Face masks are ‘creeping back’, MPs claim – The Telegraph

Face masks are “creeping back” into schools, hospitals and shopping centres, over a dozen MPs and peers have warned.

This is despite their “physical, psychological and environmental” consequences and the fact that they act as a “barrier” to resuming normal life, the group argued.

In a letter to both leadership candidates, the MPs said that people should be free to make their own decisions about whether to wear one and insisted that there should be no return to compulsory mask-wearing this autumn.

Their warning comes after the Tony Blair Institute for Global Change called for face masks to be made compulsory on public transport again to prevent a winter Covid wave that could put added pressure on the stretched NHS.

Rules on face coverings have not been in force since July last year, but the institute said “the strategic implementation of mask mandates should be considered for this autumn and winter” on public transport.

‘Masks prolong anxieties’

It also suggested masks should be brought back for indoor events if a new Covid variant emerges that causes a surge in hospitalisations.

“Mask policies are creeping back into daily life in schools, healthcare settings and shopping centres, despite the many serious physical, psychological and environmental negative consequences of face coverings,” the MPs said.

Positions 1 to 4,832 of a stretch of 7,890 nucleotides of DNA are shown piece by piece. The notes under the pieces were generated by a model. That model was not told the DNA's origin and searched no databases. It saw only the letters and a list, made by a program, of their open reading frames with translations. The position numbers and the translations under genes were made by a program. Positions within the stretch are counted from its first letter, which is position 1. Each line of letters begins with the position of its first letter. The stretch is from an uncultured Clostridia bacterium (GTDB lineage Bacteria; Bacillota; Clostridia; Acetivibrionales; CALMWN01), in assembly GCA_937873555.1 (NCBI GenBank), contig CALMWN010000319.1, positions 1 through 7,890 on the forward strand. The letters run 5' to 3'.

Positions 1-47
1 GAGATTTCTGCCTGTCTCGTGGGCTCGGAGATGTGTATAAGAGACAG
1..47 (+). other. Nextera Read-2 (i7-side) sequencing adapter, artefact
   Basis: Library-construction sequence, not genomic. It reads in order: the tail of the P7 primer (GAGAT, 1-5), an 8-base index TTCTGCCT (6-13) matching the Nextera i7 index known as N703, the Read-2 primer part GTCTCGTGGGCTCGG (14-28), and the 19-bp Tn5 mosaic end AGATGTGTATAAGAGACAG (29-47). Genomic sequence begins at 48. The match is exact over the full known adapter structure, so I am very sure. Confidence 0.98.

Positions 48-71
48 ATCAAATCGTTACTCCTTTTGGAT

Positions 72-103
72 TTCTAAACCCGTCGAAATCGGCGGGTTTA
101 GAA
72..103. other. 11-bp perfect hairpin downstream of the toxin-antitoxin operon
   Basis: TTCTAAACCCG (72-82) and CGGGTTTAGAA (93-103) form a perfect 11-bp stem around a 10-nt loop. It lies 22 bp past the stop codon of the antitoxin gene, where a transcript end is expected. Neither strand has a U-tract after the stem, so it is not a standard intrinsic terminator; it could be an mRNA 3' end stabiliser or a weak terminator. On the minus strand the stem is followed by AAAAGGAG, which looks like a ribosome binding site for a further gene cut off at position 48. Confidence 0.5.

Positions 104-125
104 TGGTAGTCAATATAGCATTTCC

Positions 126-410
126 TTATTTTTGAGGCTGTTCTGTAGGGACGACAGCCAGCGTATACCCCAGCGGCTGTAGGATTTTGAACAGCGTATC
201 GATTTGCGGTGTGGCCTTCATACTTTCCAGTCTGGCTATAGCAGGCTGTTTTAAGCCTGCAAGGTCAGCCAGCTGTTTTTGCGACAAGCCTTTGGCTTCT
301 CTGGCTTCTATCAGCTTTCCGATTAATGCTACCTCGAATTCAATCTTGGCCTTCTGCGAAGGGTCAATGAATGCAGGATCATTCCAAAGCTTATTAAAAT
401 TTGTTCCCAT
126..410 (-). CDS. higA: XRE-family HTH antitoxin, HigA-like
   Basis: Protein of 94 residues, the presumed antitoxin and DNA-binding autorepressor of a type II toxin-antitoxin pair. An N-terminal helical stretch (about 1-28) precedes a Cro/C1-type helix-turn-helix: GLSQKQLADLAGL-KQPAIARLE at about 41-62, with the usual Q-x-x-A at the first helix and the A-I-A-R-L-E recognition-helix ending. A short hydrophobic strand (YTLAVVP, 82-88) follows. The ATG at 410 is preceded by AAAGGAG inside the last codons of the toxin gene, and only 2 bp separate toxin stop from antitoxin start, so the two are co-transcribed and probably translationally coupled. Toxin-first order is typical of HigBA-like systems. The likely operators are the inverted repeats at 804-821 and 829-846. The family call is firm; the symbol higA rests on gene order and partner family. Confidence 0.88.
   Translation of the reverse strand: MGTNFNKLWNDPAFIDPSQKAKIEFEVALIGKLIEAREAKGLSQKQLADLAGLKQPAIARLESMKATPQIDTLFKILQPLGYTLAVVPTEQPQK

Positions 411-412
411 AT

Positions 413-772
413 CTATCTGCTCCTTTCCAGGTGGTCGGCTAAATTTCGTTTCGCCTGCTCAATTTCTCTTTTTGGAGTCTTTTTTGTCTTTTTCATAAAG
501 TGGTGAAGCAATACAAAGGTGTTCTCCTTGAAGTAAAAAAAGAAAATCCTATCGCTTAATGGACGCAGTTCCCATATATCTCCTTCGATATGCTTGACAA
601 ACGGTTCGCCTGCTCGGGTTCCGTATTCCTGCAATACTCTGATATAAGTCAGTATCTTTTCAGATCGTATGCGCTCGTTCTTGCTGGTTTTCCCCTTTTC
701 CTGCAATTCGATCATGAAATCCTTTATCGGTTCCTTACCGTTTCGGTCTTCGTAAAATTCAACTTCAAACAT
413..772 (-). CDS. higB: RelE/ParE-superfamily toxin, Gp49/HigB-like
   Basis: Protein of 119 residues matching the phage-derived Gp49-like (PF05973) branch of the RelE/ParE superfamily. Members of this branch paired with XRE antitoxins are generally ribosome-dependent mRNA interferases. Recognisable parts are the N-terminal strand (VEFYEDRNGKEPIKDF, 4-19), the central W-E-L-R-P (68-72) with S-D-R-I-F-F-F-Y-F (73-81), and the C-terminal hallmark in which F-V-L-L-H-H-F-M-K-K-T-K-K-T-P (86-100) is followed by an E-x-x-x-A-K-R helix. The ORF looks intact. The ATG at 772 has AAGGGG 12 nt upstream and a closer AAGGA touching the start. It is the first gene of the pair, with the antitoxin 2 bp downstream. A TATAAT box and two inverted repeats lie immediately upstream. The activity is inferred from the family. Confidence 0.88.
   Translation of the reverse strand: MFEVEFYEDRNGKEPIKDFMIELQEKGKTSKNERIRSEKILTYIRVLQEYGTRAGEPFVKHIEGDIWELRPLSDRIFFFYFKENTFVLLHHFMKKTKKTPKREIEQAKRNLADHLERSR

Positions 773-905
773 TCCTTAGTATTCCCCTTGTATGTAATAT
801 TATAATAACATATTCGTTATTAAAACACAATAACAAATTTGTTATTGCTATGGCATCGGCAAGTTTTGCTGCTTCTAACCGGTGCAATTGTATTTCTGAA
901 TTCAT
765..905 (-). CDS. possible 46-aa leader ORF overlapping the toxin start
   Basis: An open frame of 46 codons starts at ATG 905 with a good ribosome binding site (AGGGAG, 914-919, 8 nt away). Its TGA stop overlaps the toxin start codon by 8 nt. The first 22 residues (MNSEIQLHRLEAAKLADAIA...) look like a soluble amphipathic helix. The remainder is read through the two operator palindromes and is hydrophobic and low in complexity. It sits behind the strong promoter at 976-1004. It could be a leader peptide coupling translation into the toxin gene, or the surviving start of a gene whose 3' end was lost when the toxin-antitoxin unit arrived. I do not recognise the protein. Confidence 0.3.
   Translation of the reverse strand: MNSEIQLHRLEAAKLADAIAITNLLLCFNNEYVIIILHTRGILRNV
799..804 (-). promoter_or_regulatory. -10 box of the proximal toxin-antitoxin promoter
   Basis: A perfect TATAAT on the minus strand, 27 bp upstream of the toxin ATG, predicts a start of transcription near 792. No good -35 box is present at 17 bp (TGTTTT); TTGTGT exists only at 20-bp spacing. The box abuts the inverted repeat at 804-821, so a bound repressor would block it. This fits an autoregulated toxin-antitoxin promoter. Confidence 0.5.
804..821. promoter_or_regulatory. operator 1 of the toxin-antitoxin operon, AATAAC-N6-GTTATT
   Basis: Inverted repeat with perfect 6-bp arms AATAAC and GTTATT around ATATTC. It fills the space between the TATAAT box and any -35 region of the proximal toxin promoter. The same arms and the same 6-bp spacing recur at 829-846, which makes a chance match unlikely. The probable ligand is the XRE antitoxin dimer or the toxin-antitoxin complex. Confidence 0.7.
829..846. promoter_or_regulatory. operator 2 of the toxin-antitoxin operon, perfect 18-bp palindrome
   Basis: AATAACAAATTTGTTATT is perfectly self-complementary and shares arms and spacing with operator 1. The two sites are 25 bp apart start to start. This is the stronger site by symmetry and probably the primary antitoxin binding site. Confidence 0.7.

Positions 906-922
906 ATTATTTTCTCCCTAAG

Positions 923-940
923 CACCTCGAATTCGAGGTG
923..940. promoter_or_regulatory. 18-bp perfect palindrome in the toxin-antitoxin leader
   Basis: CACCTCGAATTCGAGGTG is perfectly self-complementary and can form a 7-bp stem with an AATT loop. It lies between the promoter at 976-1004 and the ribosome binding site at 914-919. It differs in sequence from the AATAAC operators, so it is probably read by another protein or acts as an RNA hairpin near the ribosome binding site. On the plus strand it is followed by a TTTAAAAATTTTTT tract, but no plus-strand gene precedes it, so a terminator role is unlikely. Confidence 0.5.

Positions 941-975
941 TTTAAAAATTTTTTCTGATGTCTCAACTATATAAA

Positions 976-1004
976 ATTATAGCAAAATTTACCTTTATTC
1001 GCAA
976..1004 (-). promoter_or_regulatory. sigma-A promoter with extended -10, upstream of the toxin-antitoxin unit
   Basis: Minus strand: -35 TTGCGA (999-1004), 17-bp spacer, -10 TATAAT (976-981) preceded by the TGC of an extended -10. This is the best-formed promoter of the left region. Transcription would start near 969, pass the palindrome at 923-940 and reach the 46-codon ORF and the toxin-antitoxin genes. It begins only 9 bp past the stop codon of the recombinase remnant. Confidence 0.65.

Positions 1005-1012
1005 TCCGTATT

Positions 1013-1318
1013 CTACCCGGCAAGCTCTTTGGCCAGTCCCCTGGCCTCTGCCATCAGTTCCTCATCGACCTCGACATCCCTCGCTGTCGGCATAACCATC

“Masks prolong anxieties and act as a barrier to returning fully to normal life, which must now be safeguarded after too many months of restrictions and disruption.”

The letter – signed by Tory MPs including Esther McVey, Miriam Cates, Philip Davies and Greg Smith – said it is “deeply concerning” that schools have been encouraging children to wear face masks.

Last month The Telegraph reported that several schools around the country started asking youngsters to wear masks following a spike in staff absences linked to Covid.

Letter has cross-party support

MPs who signed the letter said: “Individuals are free to make the informed personal choice to wear a face covering, but this should not be one imposed by the government or institutions with misplaced good intentions.

“We therefore call upon the final two Conservative leadership candidates to rule out future mask mandates and in particular advise against their use for children and young people.”

Responding to the letter, a spokesman for Rishi Sunak said that he “believes in personal freedom and is clear there should be no mask mandates”. However, Liz Truss’ team declined to comment on whether she would rule out compulsory face masks this autumn.

Organised by MPs on the all-party parliamentary group for pandemic response and recovery, the letter has cross-party support from Labour MP Graham Stringer and the Democratic Unionist Party chief whip Sammy Wilson.

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